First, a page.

Have Investment Managers Earned Their Fees?

To help readers evaluate their own investment managers, our guest columnist offers a summary of the first quarter's equity returns by style, sector, and country.

Despite the continuing global financial crisis, the uprisings in the Middle East and the Japanese disaster, global stock markets delivered very good results in the first quarter of 2011.

These upheavals test the mettle of investment managers, so you need the proper perspective to evaluate investment performance. The question, “Is performance good?” requires an answer to yet another question: “Relative to what?”

As usual, some styles, sectors and countries performed better than others in this first quarter. Have your managers seized upon the better segments and/or selected exceptional securities? Where have they succeeded and failed?

Bottom line: Have they earned their fees?

Of course, one quarter is too short a timeframe to get excited about winners and losers, but we should get excited about the emerging importance of real due diligence, which is about to become a fiduciary obligation. 

In October of 2010, the Department of Labor issued a recommendation to remove a 35-year old fiduciary exclusion for advisors who select investment managers. If adopted, many advisors who prefer to not be held to a fiduciary status will have a decision to make: stop providing manager recommendations or get serious about manager research.

Those of you who accept this responsibility will want to tighten up your due diligence processes.  You will need to conduct manager research like it’s never been done before. When you do, you will discover something you’ve never had before, namely good active management performance versus passive alternatives. Clients will finally get what they deserve.

Insights into the first quarter of 2011

U.S. markets in the first quarter of 2011 delivered three consecutive positive monthly returns, although March was a squeaker, eking out a modest 0.2% gain. As the chart on the right shows, every US style posted a positive return for the first quarter of 2011, continuing the recovery that began in March of 2009.

This quarter’s 6.2% market return brings the 25-month return from March 2009 to March 2011 to a whopping 100%. Consequently we’ve turned the corner in recovering from 2008 losses; the 39-month return for January 2008 through March 2011 is a positive 1.4% un-annualized, or about 0.4% per year. It’s taken all the running we can do to stay in the same place.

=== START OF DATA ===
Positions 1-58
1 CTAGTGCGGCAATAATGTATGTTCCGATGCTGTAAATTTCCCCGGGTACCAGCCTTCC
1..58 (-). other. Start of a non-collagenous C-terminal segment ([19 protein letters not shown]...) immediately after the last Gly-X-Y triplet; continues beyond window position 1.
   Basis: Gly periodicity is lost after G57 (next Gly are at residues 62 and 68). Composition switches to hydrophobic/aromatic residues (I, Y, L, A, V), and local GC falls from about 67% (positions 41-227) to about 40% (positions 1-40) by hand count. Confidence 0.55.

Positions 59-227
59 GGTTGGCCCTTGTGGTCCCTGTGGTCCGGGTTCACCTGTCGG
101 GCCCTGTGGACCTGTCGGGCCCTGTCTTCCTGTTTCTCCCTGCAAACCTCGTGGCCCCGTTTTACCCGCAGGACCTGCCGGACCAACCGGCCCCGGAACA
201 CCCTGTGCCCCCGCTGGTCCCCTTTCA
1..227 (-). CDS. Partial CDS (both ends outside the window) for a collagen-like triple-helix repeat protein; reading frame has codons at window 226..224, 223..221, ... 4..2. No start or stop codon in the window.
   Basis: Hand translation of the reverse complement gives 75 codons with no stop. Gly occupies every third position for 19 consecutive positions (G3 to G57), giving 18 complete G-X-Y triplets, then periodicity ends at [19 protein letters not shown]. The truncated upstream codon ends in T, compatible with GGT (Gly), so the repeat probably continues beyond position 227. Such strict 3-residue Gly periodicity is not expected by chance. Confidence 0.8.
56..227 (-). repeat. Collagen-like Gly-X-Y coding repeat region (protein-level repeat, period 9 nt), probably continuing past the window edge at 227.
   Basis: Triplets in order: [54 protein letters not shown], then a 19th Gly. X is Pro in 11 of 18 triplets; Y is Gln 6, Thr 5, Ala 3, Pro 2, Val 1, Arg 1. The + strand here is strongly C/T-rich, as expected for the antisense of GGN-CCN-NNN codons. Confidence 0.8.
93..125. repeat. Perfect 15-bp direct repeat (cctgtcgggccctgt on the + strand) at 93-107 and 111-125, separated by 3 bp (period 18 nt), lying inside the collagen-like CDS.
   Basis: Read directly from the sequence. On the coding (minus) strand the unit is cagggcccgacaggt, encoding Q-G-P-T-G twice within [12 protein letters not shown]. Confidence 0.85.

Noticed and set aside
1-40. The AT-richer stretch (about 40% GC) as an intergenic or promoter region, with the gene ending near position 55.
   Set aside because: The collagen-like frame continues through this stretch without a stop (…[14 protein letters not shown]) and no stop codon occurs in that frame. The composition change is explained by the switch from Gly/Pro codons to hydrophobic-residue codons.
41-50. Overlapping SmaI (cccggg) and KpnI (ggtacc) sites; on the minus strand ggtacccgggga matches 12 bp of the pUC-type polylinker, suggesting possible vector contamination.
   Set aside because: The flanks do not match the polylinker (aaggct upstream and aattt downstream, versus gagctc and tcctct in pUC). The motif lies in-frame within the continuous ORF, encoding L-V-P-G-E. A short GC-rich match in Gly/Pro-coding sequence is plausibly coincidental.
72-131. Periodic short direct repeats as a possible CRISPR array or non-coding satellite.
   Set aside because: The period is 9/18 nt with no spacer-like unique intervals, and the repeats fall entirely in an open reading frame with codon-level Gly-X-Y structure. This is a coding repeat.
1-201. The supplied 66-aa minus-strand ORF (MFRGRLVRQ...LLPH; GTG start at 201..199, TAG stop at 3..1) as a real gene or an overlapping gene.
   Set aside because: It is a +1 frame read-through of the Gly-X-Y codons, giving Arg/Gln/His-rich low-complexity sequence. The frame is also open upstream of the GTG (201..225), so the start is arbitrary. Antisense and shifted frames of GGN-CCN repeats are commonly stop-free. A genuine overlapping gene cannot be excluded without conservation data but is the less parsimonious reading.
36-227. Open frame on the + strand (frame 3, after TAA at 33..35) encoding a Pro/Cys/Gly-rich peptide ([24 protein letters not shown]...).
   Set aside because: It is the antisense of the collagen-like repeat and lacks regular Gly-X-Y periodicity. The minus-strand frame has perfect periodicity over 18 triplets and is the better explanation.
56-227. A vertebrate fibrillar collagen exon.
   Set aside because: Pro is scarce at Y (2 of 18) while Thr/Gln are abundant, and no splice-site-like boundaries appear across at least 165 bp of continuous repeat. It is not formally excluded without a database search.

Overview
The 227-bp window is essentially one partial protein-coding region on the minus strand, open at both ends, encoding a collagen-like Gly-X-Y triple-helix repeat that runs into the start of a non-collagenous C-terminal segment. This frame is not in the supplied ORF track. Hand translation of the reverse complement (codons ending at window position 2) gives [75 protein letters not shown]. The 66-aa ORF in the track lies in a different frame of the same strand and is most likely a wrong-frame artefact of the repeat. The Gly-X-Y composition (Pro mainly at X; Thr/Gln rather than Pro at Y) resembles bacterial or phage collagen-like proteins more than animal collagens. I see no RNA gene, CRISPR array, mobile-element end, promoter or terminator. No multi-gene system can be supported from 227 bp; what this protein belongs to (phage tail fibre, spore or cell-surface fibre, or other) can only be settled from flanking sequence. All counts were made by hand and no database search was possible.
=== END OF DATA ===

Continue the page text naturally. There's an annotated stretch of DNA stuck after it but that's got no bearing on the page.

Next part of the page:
As the optimist plummeting off a skyscraper said, “so far, so good.” We might not continue this recent recovery. A look at what has been working, and what has not, offers some clues.  Mid-sized companies fared best, while value and growth styles fared about the same in aggregate, although core lagged.

This was one of those time periods where the stuff in the middle surprised by not performing in between the stuff on the ends—mid-cap outperformed large and small while core underperformed value and growth.  I use Surz Style Pure® style and country definitions throughout this commentary, as described here.    

Performance by sector

On the sector front, energy stocks fared best, earning 15% in the quarter, as concerns about the Middle East drove up oil prices. Industrials and healthcare were the next best performers, earning 9% and 7% respectively. Rounding out the range of sector results, the remaining sectors returned around 3.5%, far less than the leaders.

Looking outside the US, foreign markets earned less than half as much as the US in US dollars, delivering a 2.7% return, led by Canada and Europe ex-UK, each with 8.5% returns. Europe ex-UK benefitted from a weakening dollar, so currency effects added 5% in the quarter.

Several regions lost value in the quarter: Japan, Emerging Markets and Latin America. For Japan, which lost 3.5%, it was a continuation of a decade-long sequence of disappointing returns, in this case caused by the earthquake and nuclear reactor problems. For Emerging Markets and Latin America, this quarter marked a reversal because these regions had been leading foreign markets. As a result, the EAFE index, which had been lagging the total foreign market for some time, was in line with the total market for the quarter.


Now you have several frameworks for evaluating investment manager performance in the first quarter of 2011. But this is only one small aspect of the overall due diligence process – a process which should be forward looking, focused on developing confidence in managers’ abilities to add value. After all, clients always have the choice between active and passive management. Your recommendations of active managers are very important, which is good, and they are likely to become much more important.